But the really strange thing about the bardo is that the inhabitants are unaware that they are dead, and as they accustom to their environs and begin to suspect that all is not right, they enter into a complex denial of their reality and not only won't admit their situation but have an elaborate vocabulary of circumlocution.

Enter into this alternate reality, in February of 1862, the tiny, kindly soul of the innocent Willy Lincoln, who has succumbed to typhoid in the White House, a second child lost in the house of Lincoln. His death completely unhinges his mother, and father Abraham is distraught and inconsolable at a time when he is barely able to clear his head about the weighty problems of the intensifying Civil War. The historical record, which is cited in long chapters of excerpts from contemporary letters and memoirs, indicates that the President went to the rented crypt that housed Willy's body at night to visit with the corpse of his son. It's this event that provides the crisis and forward motion for the occupants of the bardo.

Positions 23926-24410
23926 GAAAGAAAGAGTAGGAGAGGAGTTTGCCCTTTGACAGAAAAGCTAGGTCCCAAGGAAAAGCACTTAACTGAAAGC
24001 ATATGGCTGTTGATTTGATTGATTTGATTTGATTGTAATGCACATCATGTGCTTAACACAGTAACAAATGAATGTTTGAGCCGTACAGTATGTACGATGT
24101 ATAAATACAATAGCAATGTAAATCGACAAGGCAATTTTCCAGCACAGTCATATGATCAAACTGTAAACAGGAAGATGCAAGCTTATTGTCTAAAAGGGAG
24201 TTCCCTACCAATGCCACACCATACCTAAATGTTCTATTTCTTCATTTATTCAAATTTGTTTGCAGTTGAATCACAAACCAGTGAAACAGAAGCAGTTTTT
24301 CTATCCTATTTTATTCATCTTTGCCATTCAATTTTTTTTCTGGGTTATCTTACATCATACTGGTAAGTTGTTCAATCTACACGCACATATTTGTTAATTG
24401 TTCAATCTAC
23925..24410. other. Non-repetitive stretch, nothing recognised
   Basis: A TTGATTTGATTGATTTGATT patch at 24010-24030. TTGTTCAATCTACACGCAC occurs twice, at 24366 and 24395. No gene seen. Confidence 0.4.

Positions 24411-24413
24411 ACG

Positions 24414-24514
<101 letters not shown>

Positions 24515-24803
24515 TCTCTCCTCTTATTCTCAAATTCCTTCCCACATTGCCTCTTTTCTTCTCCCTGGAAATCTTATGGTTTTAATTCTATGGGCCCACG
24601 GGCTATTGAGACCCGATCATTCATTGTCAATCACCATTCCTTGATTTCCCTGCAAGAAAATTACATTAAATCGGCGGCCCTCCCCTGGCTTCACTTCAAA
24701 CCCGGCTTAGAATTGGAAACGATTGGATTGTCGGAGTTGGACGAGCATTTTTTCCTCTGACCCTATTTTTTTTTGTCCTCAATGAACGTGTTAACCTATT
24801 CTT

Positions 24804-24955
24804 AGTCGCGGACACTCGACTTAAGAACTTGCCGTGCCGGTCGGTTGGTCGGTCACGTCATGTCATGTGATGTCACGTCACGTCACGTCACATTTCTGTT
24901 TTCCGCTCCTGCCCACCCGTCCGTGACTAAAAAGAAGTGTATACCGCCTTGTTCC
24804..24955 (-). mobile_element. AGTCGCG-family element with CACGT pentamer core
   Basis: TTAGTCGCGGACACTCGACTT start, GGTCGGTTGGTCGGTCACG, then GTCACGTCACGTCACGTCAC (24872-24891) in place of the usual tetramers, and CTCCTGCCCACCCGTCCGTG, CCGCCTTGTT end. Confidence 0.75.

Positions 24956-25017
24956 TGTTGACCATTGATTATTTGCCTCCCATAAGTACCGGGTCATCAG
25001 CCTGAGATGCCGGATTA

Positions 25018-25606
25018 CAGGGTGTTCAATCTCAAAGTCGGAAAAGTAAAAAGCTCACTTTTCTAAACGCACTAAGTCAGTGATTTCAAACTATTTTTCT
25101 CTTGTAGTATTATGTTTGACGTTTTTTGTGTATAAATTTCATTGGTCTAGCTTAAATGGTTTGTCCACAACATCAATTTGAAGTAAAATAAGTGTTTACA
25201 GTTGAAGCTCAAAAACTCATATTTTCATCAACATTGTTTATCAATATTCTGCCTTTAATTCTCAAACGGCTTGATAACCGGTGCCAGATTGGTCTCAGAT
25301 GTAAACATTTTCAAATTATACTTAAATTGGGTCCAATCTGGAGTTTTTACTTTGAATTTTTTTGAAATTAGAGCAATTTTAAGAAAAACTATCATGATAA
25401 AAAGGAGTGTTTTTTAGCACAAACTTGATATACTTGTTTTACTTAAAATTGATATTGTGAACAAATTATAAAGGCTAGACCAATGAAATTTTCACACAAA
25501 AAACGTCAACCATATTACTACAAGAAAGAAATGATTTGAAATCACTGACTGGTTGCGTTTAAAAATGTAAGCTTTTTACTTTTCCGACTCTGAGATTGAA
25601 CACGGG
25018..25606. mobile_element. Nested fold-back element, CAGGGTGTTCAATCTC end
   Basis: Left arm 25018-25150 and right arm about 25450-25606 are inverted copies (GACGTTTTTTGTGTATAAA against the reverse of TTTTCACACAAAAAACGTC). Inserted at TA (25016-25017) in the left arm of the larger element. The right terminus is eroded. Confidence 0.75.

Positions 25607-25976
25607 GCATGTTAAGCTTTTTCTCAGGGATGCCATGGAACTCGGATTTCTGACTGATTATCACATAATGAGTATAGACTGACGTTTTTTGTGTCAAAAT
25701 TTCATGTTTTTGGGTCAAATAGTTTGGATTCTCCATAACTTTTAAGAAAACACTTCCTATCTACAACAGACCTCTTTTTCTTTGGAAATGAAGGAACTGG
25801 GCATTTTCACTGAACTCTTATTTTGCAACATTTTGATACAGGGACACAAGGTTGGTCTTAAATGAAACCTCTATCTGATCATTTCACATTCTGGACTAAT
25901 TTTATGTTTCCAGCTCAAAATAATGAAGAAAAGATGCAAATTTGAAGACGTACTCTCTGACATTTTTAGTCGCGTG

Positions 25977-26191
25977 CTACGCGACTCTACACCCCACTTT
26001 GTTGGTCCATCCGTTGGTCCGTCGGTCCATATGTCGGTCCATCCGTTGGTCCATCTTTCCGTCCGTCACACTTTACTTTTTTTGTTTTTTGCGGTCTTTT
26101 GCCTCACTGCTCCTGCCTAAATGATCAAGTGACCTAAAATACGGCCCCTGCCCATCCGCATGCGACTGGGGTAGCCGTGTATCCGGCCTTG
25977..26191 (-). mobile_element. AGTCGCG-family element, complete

These souls are trapped in the world of their own unreality, unable to see or admit that they are dead, and unwilling to let go of the illusion of the appearance of "life" that they have, lest they lose the illusion of hope that they can reverse some wrong or achieve some goal left unaccomplished. Driven primarily by necessarily selfish preoccupation and trying to put the best face on their situation, even episodes of anger, lust, and murder amount to epiphanies of ennui, to be repeated over and over without change of outcome. Occasionally one or more inhabitants of the bardo will move into another (higher?) plane of being in a flash of light and sound. We're never really sure where they've gone to, but my probably prejudiced feeling is that the beings who sometimes come among them as "angels" are indeed moving them by persuasion toward greater light by encouraging them to imagine themselves forgiven and offered the resolution of their past problems.